Badminton is not tennis. Or squash. In fact, the only similarity among the three is that they are all racket sports.
These are a few of the misconceptions that Badminton player Tamisha Williams wants cleared up. Tamisha, who has been playing since she was 13 years old, said she wanted the sport to become one of the mainstream sports on the island. “I really would like to see a Badminton athlete from Barbados on the world stage. A lot of Bajans don’t know about badminton,” she said, “They ask about squash and tennis but badminton deserves more exposure. I want it to become popular.”
She noted that though some people did not consider it a serious sport, the amount of training that was required was similar to other high-charged sports. “There’s a lot of people who think badminton is not a sport. We go through the same intensity of training as a footballer,” she pointed out, “Badminton is such a dynamic sport; fast-paced movements and so technical. It’s also a mind game, and you have to be really fit in order to compete.”
She said playing badminton had changed her life and made her into a better person. “Badminton has really boosted my confidence; it has helped me to maintain my focus in life. It has made me into a role model for the younger ones on the junior team, and also my daughter,” Tamisha said.
Tamisha added that sports was integral to the development of young people, and that they should be encouraged to get involved. She added: “Sports and academics go hand in hand; it makes you a well-rounded individual. “I think sports play a major role in youth’s lives. It teaches obedience and how to follow instructions. It has also given me the opportunity to be part of something I can be proud of,” she said.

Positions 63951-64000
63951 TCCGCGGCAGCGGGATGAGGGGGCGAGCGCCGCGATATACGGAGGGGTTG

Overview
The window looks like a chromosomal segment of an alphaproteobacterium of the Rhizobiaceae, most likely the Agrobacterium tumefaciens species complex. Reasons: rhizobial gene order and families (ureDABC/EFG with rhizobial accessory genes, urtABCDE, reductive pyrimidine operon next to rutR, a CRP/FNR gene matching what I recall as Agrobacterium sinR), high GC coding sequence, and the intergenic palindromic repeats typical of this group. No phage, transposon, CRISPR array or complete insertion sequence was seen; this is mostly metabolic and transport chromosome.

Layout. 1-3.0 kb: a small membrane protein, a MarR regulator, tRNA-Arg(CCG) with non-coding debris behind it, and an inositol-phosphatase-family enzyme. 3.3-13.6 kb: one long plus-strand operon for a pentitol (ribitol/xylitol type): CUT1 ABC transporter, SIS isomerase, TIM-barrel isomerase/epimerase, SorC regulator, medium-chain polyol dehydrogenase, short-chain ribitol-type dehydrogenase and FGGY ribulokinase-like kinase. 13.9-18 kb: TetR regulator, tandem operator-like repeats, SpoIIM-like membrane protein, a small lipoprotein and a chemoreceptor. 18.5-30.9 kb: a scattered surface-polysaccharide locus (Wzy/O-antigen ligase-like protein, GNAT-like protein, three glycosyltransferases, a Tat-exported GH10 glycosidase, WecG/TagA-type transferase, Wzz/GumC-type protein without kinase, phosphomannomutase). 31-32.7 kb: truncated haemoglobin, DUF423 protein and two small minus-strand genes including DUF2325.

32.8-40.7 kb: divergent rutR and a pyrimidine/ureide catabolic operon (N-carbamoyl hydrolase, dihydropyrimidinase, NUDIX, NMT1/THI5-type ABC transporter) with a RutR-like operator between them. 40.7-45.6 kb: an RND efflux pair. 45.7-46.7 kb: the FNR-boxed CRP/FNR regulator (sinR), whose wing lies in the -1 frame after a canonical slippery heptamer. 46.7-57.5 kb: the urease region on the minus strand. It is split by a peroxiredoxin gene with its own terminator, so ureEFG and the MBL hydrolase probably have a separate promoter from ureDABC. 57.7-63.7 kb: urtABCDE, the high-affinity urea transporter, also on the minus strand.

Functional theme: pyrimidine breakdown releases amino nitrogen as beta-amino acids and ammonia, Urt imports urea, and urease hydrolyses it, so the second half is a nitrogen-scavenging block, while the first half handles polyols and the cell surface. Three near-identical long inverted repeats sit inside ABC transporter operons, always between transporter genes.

The two-time National Champion who took a break in 2000, returned nine years later and has not missed a serve. She is also the National and Regional Mixed-doubles Champion. She won silver in Singles at the 2014 regional championships in Jamaica, and recently competed in the Suriname International Open, where she said she hoped to medal. “I would like to become the champion in Singles and Mixed; I would like to bring home the gold,” she said.
Tamisha, who enjoys Classical hymns and Vintage Reggae, said she believed that “strong is the new sexy”, and wanted to pursue a career in body fitness after she hangs up her rackets. She said she would continue to strive to be a role model for the younger players, but more importantly for her daughter. “I am passionate about parenting. I want to be someone that my daughter can look up to,” she said, “I want to be the best parent I can be; my daughter is my world”.